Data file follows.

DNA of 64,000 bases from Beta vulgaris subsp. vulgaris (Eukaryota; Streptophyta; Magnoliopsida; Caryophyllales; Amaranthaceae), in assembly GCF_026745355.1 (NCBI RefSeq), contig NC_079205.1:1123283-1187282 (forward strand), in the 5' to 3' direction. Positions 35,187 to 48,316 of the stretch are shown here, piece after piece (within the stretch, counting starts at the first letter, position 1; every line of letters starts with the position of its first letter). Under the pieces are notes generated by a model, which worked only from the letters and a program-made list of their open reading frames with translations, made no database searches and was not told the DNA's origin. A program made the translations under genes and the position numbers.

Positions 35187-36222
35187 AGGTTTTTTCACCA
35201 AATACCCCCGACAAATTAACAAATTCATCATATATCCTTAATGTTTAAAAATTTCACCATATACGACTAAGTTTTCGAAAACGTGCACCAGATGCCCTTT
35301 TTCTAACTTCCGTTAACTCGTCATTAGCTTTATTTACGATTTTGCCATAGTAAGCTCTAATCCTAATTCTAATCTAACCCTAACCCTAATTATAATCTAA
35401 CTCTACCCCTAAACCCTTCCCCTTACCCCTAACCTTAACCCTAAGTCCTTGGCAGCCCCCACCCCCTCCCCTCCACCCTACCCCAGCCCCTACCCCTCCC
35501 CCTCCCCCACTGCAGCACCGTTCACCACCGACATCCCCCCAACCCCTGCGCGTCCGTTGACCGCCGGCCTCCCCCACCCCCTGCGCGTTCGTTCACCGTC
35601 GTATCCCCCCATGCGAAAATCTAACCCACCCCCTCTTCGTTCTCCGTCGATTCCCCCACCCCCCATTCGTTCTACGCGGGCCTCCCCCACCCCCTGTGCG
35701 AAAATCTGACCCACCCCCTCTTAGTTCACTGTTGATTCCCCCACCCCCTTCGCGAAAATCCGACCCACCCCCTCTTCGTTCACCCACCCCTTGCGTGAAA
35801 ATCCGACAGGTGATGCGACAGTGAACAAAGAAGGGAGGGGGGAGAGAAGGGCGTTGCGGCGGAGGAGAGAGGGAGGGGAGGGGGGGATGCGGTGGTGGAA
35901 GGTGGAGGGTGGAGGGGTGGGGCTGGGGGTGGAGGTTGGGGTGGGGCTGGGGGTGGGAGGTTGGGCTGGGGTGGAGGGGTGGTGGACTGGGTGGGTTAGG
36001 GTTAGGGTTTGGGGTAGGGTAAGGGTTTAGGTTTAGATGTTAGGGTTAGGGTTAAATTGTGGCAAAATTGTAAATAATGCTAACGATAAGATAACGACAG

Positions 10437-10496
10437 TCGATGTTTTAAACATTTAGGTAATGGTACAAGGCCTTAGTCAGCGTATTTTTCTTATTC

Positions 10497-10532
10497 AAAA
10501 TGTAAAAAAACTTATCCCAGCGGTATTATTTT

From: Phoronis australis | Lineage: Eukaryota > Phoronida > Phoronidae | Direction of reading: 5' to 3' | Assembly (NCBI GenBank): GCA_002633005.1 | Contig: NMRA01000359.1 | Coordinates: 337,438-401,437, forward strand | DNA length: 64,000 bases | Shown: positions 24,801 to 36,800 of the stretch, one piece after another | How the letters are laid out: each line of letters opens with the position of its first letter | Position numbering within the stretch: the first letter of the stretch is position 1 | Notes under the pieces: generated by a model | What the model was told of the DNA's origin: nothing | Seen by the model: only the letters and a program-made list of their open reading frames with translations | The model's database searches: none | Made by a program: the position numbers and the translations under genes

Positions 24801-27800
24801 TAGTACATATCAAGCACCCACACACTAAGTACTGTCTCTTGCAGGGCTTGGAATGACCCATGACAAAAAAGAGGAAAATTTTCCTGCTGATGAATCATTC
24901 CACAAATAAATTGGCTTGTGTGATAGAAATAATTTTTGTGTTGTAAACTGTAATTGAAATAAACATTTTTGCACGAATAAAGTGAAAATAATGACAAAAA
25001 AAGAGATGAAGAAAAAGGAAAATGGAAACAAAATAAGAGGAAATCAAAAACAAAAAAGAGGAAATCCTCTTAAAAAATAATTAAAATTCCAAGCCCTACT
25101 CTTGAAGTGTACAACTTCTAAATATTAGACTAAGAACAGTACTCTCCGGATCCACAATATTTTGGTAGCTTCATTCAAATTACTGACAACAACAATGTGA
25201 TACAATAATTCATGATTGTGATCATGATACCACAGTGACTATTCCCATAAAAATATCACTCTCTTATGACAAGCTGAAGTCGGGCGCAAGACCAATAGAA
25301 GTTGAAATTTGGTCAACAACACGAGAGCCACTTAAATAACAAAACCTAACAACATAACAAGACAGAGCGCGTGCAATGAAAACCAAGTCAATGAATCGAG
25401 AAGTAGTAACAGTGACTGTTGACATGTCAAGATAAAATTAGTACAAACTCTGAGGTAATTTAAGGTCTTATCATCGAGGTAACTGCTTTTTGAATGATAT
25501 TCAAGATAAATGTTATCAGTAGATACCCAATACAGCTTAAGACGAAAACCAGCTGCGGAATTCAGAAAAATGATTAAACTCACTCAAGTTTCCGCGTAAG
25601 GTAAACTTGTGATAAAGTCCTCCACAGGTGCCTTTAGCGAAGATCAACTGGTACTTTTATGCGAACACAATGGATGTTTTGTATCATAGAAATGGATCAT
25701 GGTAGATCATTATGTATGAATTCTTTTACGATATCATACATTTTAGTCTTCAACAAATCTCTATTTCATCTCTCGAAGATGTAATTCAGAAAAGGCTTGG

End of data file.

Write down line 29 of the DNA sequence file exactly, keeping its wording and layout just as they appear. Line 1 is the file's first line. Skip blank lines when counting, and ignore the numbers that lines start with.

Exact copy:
25701 GGTAGATCATTATGTATGAATTCTTTTACGATATCATACATTTTAGTCTTCAACAAATCTCTATTTCATCTCTCGAAGATGTAATTCAGAAAAGGCTTGG